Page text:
I haven’t had an anonymous post on here for a while, but today I am handing over the blog for a post which is heartfelt and emotional. Please be respectful of the content in comments guys, and remember, go vote today!
As I write this, it’s election day and it’s an emotional one for me, because when I cast my vote, I will be thinking of a special friend, who cared passionately about her vote too. Not just for her own sake, but for other’s. She would have voted today and she would have put the needs of the people she saw suffering at the forefront of her mind as she cast her vote.
My best friend didn’t have an easy life. A single mum to a teenage boy, she was also a carer to her mum for many years, until she died in 2013. As soon as she died, my best friend was expected to get a job and she wanted to get a job. After spending many years dedicating her life to her mother, she was looking forward to making a life for herself and making her son proud. But it was hard, because she had been out of work for so long, that her experience and qualifications were out of date. So, the government gave her barely enough to live on to ‘encourage’ her to try harder. She kept on trying, visiting the Job Centre every two weeks, where she received very little help with her job search. She even tried setting up her own business, but it was too hard to go from benefits to self-employment with no support, so that failed. Eventually she found a job in a local retail establishment, and a second one cleaning, because the first one didn’t pay enough to live on.
Shortly after, she slipped on the dangerous steps at her workplace on an icy day and broke her leg. She ended up back on benefits. Then Concentrix arrived and stopped her benefits for 7 weeks for ‘random checks’. Nothing was found, but in the meantime, she was relying on food banks and hand-outs from friends, sending her spiralling into depression. She ended up struggling with stress-induced asthma, which made her so sick, that she was taken into intensive care.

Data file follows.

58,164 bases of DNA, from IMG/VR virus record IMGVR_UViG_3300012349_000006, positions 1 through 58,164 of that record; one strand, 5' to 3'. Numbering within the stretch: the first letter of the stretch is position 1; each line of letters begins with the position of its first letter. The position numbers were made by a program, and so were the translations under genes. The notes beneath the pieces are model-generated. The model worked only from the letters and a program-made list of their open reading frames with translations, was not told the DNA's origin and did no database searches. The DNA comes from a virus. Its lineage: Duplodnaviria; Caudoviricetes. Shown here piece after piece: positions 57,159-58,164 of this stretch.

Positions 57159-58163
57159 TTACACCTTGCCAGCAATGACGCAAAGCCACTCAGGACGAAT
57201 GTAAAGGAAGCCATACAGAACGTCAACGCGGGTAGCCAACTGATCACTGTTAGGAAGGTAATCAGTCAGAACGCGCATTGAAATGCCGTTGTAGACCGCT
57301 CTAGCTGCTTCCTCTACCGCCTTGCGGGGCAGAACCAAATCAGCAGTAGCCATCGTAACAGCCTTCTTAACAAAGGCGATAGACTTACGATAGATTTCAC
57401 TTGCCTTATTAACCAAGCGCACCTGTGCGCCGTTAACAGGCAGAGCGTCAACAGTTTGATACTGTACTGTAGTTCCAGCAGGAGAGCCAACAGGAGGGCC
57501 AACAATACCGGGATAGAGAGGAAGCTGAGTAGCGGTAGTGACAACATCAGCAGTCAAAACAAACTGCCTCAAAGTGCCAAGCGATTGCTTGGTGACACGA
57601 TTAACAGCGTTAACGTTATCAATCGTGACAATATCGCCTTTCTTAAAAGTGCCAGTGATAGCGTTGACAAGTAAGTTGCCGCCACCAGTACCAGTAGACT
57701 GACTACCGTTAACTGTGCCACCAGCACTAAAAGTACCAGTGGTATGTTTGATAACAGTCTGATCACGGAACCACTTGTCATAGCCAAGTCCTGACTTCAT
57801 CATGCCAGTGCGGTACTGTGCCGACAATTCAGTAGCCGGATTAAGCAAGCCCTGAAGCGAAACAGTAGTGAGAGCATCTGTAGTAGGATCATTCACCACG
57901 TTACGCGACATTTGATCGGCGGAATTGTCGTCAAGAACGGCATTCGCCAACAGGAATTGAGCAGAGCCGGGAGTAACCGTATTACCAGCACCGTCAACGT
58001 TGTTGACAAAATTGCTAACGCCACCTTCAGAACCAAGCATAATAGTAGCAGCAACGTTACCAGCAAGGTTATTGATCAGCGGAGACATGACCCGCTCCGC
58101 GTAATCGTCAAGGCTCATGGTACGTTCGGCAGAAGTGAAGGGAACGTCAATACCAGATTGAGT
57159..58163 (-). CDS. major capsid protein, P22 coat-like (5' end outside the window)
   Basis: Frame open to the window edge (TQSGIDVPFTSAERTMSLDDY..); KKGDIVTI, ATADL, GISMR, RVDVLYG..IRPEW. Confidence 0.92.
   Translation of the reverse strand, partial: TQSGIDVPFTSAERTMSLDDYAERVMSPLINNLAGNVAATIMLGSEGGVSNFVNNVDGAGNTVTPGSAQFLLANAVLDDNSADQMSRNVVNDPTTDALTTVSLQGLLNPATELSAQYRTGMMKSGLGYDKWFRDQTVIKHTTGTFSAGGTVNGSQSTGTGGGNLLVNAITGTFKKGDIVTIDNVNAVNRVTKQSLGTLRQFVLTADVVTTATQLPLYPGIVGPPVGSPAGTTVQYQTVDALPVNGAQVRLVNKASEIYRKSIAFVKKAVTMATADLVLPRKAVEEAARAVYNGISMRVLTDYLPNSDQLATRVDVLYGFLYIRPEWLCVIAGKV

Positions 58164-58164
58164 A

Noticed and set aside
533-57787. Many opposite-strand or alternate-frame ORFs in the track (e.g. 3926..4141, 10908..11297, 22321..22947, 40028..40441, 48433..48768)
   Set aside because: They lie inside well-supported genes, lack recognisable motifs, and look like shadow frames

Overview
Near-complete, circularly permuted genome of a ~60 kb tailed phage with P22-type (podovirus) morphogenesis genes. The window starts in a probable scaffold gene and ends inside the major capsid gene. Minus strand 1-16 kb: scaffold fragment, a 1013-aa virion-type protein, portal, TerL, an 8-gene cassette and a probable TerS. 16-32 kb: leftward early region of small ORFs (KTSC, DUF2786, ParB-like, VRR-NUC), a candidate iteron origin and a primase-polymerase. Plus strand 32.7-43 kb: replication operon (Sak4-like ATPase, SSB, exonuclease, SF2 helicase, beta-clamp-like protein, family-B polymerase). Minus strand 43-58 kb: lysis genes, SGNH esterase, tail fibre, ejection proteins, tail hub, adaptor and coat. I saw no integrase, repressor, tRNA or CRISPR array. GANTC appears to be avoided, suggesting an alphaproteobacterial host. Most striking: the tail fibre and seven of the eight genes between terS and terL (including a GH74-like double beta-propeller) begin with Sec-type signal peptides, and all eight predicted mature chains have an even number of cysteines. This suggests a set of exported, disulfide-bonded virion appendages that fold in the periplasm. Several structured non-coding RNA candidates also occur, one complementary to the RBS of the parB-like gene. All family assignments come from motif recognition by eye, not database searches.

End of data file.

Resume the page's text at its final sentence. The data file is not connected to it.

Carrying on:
When she was released from hospital, she received woefully lacking follow-up care from the NHS. She lived in constant fear of further attacks, which became a regular thing, but when she rang her doctor, they couldn’t give her an appointment or made her wait for hours and feel like a nuisance. She was too sick to work and should have been able to claim a sickness benefit, but the system is complicated and demanding, not easy to navigate when you are trying to raise a son and survive day to day, because that’s all it was; surviving. By now her benefits had been reinstated, but the weeks of having nothing to live on had left her with crippling debt.
Her benefits were still barely enough to live on, though, as the government’s ‘encouragement’ strategy continued so, despite still having frequent asthma attacks and living in constant fear that each one would be her last, she found herself another job. Some days she had to take her nebuliser to work with her, but she kept going.
Then, on Sunday, she had a final asthma attack, which put too much strain on her heart and she died.
If the NHS wasn’t crippled under so much pressure, if the Government provided better support for the sick, if the unemployed were helped into work, instead of just being signed off each fortnight, if any agency had been able to support her, I firmly believe she could be alive today.